5. Achievement oriented. Since these children are not pressured to perform, they set goals and pursue them. The cordial relationship that they enjoy with their parents propels them to gain mastery in their performance.


Describe two practical  situations when authoritative style of parenting  might not work



Have you ever met some parents who are like slaves to their children? These are referred to as permissive parents.  These parents allow children to have their way whatever it takes. They give them whatever they ask for. They are accepting and non-evaluating resources for their children. Parents using the style hardly exert power or control over their children.  They pay little or no attention at all to their children’s behaviour. For instance, a child may ask for an item that the parents cannot afford and the parent go to an extent of borrowing such money to please the child.


Permissive parents set few regulations if any on their children. They hardly assign them household responsibilities. The style may emanate from a sense of helplessness   in bringing up children. The parents could employ the style as a way of reacting against their strict parents. The style could also be as a result of adapting a philosophy that emphasize on pampering children.

Characteristics of children reared in this style include:

  1. Aggressiveness. This is particularly common among children whose parents show no concern about aggressiveness at home. Such children are not likely to know that it is wrong to be aggressive.
  2. Immaturity. The fact that the parents have not allowed these children to face challenges and solve them on their own makes them remain childish especially in matters regarding to social interaction in peer relationships.
  3. Avoiding responsibility. Since their parents have not accustomed them to playing distinct roles at home, these children are not likely to readily take responsibility. For example, they avoid duties at school.
  4. Lack self-confidence. As they interact with others, they are ridiculed for their crude behaviour. They feel embarrassed by their own behaviour and this leads to loss of self confidence.
  5. Indecisiveness. Children with low self confidence are not likely to trust their judgment. This makes them incapable of making own decisions. Children with this characteristic are likely to rely on others judgment even when it is misleading.
  6. Anxiety. Since they are uncertain about their behaviour and the consequences, these children are likely to be habitually anxious.
  7. Egocentricism. Since the parents have always provided whatever they need, children in this category are likely to be full of themselves. They may therefore become too demanding and inconsiderate.
  8. Lack  of self-control. These children have not been prepared to operate within limits. They are used to getting their way, which is not possible in normal social interaction settings. This makes them encounter much frustration.
  9. A feeling of guilt. Since these children do not intentionally display the uncultured behaviour, they often feel very bad for the mistakes they make. As they mature they blame their parents for having failed in their parenting roles.

Activity 6.3

Describe a case of permissive parenting that you have witnessed and the consequences that followed.


These are the most uninvolved parents. They are selfish and show little interest if any in their children’s activities. They are often unaware of their children’s whereabouts or their welfare. These parents are mainly concerned about their own immediate needs and convenient. They fail to teach their children attributes necessary for an effective social life.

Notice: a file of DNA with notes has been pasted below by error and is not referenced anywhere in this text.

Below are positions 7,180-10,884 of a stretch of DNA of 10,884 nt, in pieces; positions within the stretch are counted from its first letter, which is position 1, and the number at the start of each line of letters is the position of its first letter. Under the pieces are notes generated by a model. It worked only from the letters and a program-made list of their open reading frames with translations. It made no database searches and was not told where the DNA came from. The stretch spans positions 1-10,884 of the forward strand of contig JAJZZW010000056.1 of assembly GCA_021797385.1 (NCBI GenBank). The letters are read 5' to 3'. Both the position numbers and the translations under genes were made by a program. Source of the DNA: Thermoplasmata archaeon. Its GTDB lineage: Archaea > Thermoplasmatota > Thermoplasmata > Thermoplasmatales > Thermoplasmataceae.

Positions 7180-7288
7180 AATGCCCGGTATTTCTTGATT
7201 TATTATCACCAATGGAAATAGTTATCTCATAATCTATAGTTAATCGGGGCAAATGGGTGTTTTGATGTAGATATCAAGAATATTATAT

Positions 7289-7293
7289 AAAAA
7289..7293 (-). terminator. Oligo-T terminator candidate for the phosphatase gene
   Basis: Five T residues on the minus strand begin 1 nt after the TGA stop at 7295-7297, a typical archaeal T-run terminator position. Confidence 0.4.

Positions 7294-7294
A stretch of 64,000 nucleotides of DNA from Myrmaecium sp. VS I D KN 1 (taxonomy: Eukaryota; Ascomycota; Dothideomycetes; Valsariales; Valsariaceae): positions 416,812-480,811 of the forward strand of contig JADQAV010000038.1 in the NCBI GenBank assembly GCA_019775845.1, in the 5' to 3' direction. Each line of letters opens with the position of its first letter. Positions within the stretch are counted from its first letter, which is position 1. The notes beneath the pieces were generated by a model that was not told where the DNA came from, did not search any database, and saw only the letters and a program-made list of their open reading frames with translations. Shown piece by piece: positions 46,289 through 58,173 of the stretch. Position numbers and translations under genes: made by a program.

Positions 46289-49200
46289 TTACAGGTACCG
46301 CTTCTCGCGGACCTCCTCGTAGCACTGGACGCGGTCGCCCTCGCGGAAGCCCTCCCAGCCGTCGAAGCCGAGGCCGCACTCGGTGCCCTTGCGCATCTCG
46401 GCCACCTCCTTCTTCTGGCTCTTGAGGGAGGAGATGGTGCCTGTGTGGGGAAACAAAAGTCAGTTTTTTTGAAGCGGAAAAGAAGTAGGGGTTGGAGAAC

Child neglect is a relatively new phenomenon particularly in the African traditional setting. In the past, children belonged to the extended family and there were available channels through which their needs were met. But owing to the patterns of life in the contemporary society, nuclear families live by themselves.  Ideally, parents in this set up are supposed to play all the roles that the extended family members played. However, many parents are pre-occupied with economic activities and hardly find time to understand their children’s needs. Some may even lose touch with the physical needs of today’s child.


Neglect has overwhelming effects on the affected child. Studies purport that neglect has cumulative malignant effects as the child grows.  This means that the effects become more intense with age. It has been established that neglect at infancy causes developmental delay. Studies further argue that neglect at the child’s initial developmental stage may cause brain damage. In addition, neglect exposes children to many other kinds of abuse.  Children reared in the neglecting style may portray characteristics such as:

  1. Showing disturbance in relationships with peers and adults. Since the child lacked a warm relationship in the formative years, he or she may not feel comfortable in a relating with others.
  2. Presence of anti-social behaviour. Children are subjected to fending for themselves and lack guidance. They may thus be involved in vices such as truancy at school or other forms of juvenile delinquency.
  3. Lack of self-confidence and low self- esteem. The children may think that they have some inadequacies that make their parents abandon them. They might keep wondering whatever could be wrong with them and hence lose confidence and a sense of self worth.
  4. They are likely to be moody and disobedient. Due to emotional imbalances that are associated with neglect and insecurity, these children may not afford to be consistent in their interactions with others.
  5. Lack of a sense of direction. These children have received little or no guidance at all and may be engaged in trial and error practice.
  6. Poor performance at school. Factors such as truancy, absenteeism and involvement in vices divert the energy that could be directed to academics. Children who feel neglected may day-dream in class hence fail to learn in class.



Accepting , Understanding, Responsive, Child-Centred Rejecting, Unresponsive an parent Centred
Demanding and controlling Authoritative parents Authoritarian parents
Undemanding and non-controlling Permissive parents Neglecting parents


Bee, H. & Boyd, D.(1996). The developing child. USA: Allyn & Bacon

Kostelnik, Stein, Whiren and Soderman(1993). Guiding Children’s Social Development. USA: South-Western Publishing Company

Mweru, M. (2005). Sibling teaching among the agikuyu of Kenya.Marburg: Tectum Verlag.

Santrock W. J., (1992). Life -span Development. USA: Wm. C. Brown.


Testing Exercise6

  1.  Highlight the four common parenting styles.
  2. Describe the probable characteristics of children reared by:
  3.   a) Authoritarian parents
  4.   b) Authoritative parents
  5.   c) Permissive parents
  6.   d) Neglecting parents